The State Department issued a revised travel warning for Mexico on Tuesday, urging stricter caution for two states that are home to major seaside tourist enclaves.
State warns U.S. travelers about a rise in violent crime in Quintana Roo, including the cities of Cancun and Playa del Carmen on the Caribbean Sea, and Baja California Sur, home to Cabo San Lucas on the Pacific Ocean. A previous version released in December 2016 only mentioned spotty cellular and internet service in some areas of Quintana Roo.
The changes come as Mexico suffers a surge in drug cartel-related violence that has pushed homicide levels to their highest in two decades.
Through the first five months of 2017, the country recorded 9,916 murders, about 30 percent more than in the same period last year. In just the month of May, the most recent month for which data is available, Mexico had 2,186 murders. That surpassed the previous monthly high of 2,131 set in May 2011, according to government records dating back to 1997.
While much of the violence is confined to areas along the U.S.-Mexico border and major drug producing states in the western part of the country, historically safer Quintana Roo has not been immune from the troubling trend. Murders there have jumped nearly 90 percent from 2016.
Quintana Roo is one of Mexico’s most frequently visited — and lucrative — tourist destinations. More than 10 million international travelers flock to world-renowned white sand beaches in Cancun, Playa del Carmen, Tulum and Cozumel every year, about a third of Mexico’s total. The new travel warning will likely be seen a setback for Mexico’s critical tourism industry, which brings in $20 billion a year, according to Bloomberg.
Updated semi-annually, State Department travel warnings are diplomatically sensitive documents closely scrutinized by host country officials. The inclusion of language suggesting that a certain city or region presents a danger to tourists almost always draws an indignant response from the foreign ministry.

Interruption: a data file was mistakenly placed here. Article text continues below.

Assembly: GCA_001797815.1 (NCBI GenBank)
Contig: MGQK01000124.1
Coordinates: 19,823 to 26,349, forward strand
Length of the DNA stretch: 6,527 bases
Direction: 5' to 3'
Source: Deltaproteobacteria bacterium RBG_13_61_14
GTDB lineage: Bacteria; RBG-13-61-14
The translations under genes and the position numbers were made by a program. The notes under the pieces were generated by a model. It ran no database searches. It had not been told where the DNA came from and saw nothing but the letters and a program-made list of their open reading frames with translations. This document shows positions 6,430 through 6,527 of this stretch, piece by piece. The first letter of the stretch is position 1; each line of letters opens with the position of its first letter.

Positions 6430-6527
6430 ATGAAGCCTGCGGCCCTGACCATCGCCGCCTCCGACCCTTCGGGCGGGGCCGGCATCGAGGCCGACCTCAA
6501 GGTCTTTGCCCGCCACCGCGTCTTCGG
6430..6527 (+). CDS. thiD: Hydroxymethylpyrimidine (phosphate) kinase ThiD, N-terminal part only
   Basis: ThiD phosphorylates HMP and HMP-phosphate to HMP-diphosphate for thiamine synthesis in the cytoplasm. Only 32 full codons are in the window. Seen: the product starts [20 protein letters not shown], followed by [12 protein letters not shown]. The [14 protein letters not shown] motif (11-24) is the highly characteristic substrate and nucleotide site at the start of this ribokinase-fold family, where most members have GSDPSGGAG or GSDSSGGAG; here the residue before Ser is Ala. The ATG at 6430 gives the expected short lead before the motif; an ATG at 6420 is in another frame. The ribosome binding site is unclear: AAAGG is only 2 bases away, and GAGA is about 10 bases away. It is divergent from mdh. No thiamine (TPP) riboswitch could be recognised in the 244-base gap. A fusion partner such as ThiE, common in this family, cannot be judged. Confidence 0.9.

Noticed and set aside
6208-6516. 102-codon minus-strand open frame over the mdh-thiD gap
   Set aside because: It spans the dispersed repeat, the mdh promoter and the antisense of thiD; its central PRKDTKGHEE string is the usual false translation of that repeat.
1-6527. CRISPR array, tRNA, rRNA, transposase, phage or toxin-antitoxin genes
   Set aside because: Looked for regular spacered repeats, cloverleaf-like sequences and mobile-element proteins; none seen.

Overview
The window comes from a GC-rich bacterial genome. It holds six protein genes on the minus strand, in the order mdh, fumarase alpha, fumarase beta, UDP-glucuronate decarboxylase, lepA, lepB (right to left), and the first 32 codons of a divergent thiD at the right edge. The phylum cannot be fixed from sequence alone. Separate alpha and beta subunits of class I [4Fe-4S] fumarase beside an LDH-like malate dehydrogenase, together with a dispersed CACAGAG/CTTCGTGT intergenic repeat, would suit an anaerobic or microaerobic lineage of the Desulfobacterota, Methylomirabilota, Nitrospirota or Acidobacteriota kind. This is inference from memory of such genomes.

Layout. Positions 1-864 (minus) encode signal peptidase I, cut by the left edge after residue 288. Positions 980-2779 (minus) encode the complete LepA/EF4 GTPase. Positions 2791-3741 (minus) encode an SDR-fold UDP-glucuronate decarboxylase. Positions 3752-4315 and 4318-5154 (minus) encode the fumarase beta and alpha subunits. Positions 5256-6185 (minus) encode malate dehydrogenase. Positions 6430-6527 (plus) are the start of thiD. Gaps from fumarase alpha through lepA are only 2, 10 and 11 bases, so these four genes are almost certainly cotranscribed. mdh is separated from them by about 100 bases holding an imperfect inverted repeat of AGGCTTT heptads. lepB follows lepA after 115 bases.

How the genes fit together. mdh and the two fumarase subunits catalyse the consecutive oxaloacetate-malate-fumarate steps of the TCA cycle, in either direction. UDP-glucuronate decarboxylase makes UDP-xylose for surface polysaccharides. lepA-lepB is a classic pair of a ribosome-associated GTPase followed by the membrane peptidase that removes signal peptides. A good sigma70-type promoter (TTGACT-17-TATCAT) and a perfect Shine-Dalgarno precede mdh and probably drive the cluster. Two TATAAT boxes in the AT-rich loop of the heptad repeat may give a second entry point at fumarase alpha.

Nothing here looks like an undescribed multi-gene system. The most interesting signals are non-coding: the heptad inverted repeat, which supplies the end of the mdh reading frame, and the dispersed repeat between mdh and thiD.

The new travel warning for Mexico includes a comment on “innocent bystanders” being shot in Quintana Roo.
“While most of these homicides appeared to be targeted criminal organization assassinations, turf battles between criminal groups have resulted in violent crime in areas frequented by U.S. citizens,” the travel warning said. “Shooting incidents, in which innocent bystanders have been injured or killed, have occurred.”
The travel warning includes a similar assessment for Baja California Sur, which has the unfortunate distinction of being the state that has seen the sharpest rise in killings. In the first five months of this year, the state registered 169 murders, a shocking 369 percent jump over the same period in 2016.
Various factors have contributed to Mexico’s surge in violence. Security analysts say competition over heroin cultivation and the fragmenting of established drug trafficking organizations, such as the Sinaloa cartel, have sparked new turf battles.
The Mexican government has highlighted its strategy of killing or arresting top cartel leaders: 107 of its 122 targets have been taken out since President Enrique Nieto took office in December 2012, reports the Guardian. As murders become more common in places that were relatively peaceful in recent years, however, many Mexicans are questioning if that strategy is making the country’s cartel violence problem even worse.
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